Beware of this `Get rich from gold' scam!

Tony Levene
by Lovemoney Staff Tony Levene on 13 October 2011  |  Comments 6 comments

If you've been offered this opportunity to get rich from gold, run in the other direction, says Tony Levene.

Beware of this `Get rich from gold' scam!

“Not all that glisters, [is] gold,” wrote 18th century poet Thomas Gray (author of anthology favourite Elegy in a Country Churchyard) in his Ode on a Distant Prospect of Eton College.

Today, however, he might have written “Not all that is gold, glisters”. For now that gold has become a commodity to invest in, rather than a precious metal for jewellery, it can form the basis of all sorts of trickery.

I'm not talking here about those adverts on daytime television or in your local giveaway newspaper that encourage you to turn your “unwanted gold” into “wanted cash” - even if those few TV commercials I've had the misfortune to see are cringe-makingly awful. I never cease wondering, however, at those who entrust their granny's wedding ring via the post to a firm of which they know nothing. Who can tell if the price is fair?

So although those firms do give cause for concern, today's warning is not about them. Instead, it centres on a new attack on your wealth – gold bullion cold callers.

Gold bullion cold callers

One hyper hyped-up caller phoned me earlier this week. He told me his name was Billy. He then launched into his script – gold was the most amazing investment ever as the price just kept rising and rising. But at the same time, it was the safest investment the world has ever seen because no one ever lost in gold.

I told him that I doubted both of those statements as gold had plunged some $300 an ounce from its peak around $1,920 over the past few weeks – about 15% before any other costs such as storage and insurance are factored in. So the price certainly did not keep rising forever so it could not be the safest investment around. Anyone who was suckered in at the peak will currently have lost a lot of money.

I had expected Billy to come back with the “market is taking a pause for breath” or “it's a healthy and realistic price now the speculative froth has been blown off” style of arguments. But no. He simply denied that the price had ever been higher than it was on the day of his call.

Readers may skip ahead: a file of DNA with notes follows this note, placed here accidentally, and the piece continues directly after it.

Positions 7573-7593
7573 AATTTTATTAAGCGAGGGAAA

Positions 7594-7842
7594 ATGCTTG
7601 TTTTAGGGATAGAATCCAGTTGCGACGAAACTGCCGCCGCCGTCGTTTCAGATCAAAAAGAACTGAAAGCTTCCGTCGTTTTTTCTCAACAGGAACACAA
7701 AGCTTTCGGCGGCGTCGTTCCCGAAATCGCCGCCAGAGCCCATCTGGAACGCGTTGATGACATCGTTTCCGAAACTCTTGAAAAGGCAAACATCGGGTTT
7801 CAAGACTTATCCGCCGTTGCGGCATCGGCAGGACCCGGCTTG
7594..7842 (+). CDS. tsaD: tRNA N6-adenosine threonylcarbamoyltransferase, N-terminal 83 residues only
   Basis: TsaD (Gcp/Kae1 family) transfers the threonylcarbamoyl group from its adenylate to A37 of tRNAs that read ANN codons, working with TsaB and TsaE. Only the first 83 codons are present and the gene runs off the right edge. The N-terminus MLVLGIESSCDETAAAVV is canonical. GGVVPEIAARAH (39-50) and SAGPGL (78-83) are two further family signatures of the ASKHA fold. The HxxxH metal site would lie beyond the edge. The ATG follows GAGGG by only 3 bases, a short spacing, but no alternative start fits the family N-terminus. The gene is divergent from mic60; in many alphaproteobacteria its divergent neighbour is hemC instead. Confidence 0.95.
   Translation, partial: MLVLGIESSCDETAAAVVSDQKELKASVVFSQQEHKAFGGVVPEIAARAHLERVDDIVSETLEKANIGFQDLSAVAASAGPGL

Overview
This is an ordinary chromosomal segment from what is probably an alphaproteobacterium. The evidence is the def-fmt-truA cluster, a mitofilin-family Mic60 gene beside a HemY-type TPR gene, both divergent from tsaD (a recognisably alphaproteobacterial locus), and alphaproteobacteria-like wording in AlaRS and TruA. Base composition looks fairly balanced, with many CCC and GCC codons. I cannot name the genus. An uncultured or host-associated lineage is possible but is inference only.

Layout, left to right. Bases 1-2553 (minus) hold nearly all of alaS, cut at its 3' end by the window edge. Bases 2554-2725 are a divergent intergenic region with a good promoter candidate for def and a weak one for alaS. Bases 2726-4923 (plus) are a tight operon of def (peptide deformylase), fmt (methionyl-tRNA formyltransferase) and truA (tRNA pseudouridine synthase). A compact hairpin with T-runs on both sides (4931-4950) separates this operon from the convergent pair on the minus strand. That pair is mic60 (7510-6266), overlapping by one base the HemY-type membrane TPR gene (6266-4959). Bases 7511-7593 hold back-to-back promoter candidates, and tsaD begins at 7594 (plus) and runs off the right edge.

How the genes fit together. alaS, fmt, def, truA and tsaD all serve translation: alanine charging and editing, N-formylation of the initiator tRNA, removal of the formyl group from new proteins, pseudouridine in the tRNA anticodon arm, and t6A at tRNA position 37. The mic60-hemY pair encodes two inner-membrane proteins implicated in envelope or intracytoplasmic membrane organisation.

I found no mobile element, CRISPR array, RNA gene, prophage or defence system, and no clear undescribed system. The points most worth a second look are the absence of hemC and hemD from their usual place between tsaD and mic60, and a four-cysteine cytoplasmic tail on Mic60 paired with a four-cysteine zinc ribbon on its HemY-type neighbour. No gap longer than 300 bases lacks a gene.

Silly Billy. Where have you been these past weeks? Or at least that's what ran through my brain. What came out was a spluttered “maybe I'm wrong so could you check that for me?” Perhaps Billy didn't like being interrupted in full sales flow or he could not bear doubt.

Whatever his motivation, he slammed the phone down – the call, unsurprisingly, came from “number withheld”.

The real reason for the call

What was the point of this cold call? As a rule investment cold callers (always remember legitimate FSA-regulated firms are not permitted to cold call) sell something that's cheap at a very high price. So landbankers buy a field at £10,000 an acre and convince investors to pay £100,000 – a thousand per cent mark-up. Boiler room share operations pay fractions of a penny for the virtually worthless shares they push and sell them for pounds.

But if you want to play the gold price, you can buy gold futures where the gap between buy and sell values is just 0.2%. Bullion sales offer a slightly greater gap, maybe five to ten percent. Either way, these are slim pickings for a boiler room operation.

Now, either Billy's firm, which was set up in early September but already , according to its online offering, boasts “institutional investors”, doesn't realise this – in which case they are so silly that they can safely be ignored, or they've found another way of stripping money from investors.

The latter is more likely. And the clue is that the firm goes on endlessly about “bullion warehouses outside the taxman's reach.”

Beware glistening gold ‘certificates’

However many gold bars, ingots and coins with the claimed 99.9% purity that you buy, you will never see them because you are persuaded that the worst thing is to take personal physical delivery. All investors get is a piece of paper detailing their holding in some offshore tax haven.

Now anyone with a computer and a colour printer can turn out “certificates”. They can also present meaningful photos to show your precious metal – again, these are really easy to do.

Firms like the one Billy works for can then simply disappear as fast as they came onto the scene, leaving investors with worthless pieces of paper.

By the way, I'm still waiting for a genuine reading investor to show me they've made a genuine fortune thanks to a phone call out of the blue from an organisation they've never heard of.

Follow me on twitter: @tonylevene1

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Comments (6)

  • T5P8
    Love rating 28
    T5P8 said

    As I wouldn't know a piece of gold from a piece of polished brass and I couldn't get to see it anyway, I'd invest in a star - At least I can see it and I'd know it was mine.

    Report on 18 October 2011  |  Love thisLove  0 loves
  • deerfold
    Love rating 1
    deerfold said

    Buying for £10,000 and selling for £100,000 isn't a 1000% markup - it's a 900% mark up.

    Report on 18 October 2011  |  Love thisLove  1 love

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